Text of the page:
Geek Gone Bad
So this is what happens when slackers go bad– er, good. Off. “Respectable.” When they defy their nature.
Look, I’ve got no problem with Kevin Smith thinking it was time to grow up. Not that I see anything wrong or even necessarily juvenile with the kind of clever snarkiness and fanboy exuberance that Smith’s movies were full of — my god, he was a geek who made it big, maybe the most famousest of all geeks, and that’s saying something. But after Jay and Silent Bob Strike Back, Smith told us all he was ready to move on to something… more mature. Okay, fine. I was looking forward to seeing what would spring from the fertile, irreverent imagination of a grown-
But this? Since when does “growing up” mean “going schmaltzy”? Buddy Christ on a popsicle stick, Jersey Girl, Smith’s first “serious” film, is a sitcom, a mawkish, sentimental single-
God, and it’s so earnest. And so predictable. You can practically hear the canned laughter when Dad screws up — that’s Dad for ya! — and the prerecorded awwwwwing when the kid turns on the goofy-
And Dad… oh, man. If Smith wanted to be taken seriously, he’d probably have been better off leaving Ben Affleck out of Jersey Girl, except for that one cameo that we’d all have been waiting for anyway, like how we wait and wait for Matt Damon and Jason Lee to show up for a scene and sure enough, there they are. I know Smith and Affleck (Paycheck, Gigli) have a past, but surely a dear friend is the one you’d trust to take you aside and gently — gently — break the news to you that, you know, you’re just not leading-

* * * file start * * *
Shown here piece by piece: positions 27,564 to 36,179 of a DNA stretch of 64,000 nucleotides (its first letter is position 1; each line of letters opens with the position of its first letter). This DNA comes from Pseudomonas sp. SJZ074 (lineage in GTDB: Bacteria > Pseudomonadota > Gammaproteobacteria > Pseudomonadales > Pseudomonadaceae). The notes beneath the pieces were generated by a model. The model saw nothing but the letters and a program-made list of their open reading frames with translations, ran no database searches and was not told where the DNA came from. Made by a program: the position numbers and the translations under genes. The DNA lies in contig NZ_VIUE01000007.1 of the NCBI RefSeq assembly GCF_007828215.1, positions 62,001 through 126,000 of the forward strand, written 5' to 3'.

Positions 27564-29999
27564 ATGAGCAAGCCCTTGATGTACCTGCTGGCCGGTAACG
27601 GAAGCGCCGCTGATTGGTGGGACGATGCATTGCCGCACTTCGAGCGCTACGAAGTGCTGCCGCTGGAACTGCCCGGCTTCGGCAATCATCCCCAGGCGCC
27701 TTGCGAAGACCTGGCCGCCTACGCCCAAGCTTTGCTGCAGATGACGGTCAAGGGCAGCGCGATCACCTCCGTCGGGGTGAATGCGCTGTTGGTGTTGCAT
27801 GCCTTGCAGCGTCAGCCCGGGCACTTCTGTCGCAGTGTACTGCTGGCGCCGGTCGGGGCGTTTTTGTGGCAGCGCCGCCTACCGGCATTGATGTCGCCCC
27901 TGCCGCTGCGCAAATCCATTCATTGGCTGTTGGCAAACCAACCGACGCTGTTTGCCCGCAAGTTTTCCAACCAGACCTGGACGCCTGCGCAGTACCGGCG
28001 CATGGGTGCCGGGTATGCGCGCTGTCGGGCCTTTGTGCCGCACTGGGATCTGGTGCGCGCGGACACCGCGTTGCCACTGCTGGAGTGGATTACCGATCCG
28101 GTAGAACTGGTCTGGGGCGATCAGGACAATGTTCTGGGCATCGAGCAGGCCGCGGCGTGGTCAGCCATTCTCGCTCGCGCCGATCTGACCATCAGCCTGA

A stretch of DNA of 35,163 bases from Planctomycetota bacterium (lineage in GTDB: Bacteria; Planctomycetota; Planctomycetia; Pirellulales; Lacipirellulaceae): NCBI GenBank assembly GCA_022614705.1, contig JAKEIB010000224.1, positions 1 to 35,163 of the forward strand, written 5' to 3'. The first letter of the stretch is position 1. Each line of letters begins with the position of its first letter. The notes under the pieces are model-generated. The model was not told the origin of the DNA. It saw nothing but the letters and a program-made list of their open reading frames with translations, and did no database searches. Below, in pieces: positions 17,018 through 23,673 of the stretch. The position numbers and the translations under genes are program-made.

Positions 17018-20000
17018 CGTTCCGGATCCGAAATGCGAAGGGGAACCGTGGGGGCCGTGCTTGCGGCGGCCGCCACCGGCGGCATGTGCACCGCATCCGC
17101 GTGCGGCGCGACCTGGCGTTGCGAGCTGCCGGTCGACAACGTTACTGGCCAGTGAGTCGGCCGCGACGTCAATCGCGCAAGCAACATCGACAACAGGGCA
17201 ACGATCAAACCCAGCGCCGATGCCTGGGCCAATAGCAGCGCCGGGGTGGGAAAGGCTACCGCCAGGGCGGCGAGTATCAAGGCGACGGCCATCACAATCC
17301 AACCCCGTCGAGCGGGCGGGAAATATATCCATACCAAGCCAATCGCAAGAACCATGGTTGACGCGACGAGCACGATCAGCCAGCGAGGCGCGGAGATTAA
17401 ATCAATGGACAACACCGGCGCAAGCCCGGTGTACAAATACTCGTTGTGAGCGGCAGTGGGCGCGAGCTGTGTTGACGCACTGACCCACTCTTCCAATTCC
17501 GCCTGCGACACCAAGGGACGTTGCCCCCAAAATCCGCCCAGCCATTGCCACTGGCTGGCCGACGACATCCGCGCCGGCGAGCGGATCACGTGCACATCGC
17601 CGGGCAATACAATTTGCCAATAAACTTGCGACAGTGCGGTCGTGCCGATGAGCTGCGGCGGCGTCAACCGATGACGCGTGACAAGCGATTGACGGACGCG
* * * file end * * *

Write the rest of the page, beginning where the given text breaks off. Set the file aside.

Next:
But Affleck… it’s sad, and a little embarrassing, watching him, as Ollie Trinke, Sitcom Dad, emoting over his dead wife, sobbing and getting all choked up in that manly reticent way. He plays the scene like he’s, you know, overcome by something terribly sad but as if he’s running through a checklist on How To Play the Grief Scene. And I won’t even go into how the dead wife is played, in the film’s early scenes, by Jennifer Lopez (Maid in Manhattan, Enough) while they were still all big ugly pink diamonds and kissy-
So Ben is stuck with moppet Gertie (Raquel Castro), too precious for words, for whom he has given up his high-
And it’s actually bizarre in places, and not intentionally so, and not in any particularly interesting way where you go, Oh, okay, Smith was going for something here — didn’t work, but he tried. No. There’s a whole subplot about Ollie trying to get back into the PR game after years of working as, yes, a sanitation worker in suburban Jersey, but that’s not the weird thing. This is: Smith seems to have some strange idea that Ollie getting his PR mojo back is a good thing, that there’s some sort of redemptive power in the magic of smooth bullshit.
But that’s nothing to the post-
Maybe there are nuclear-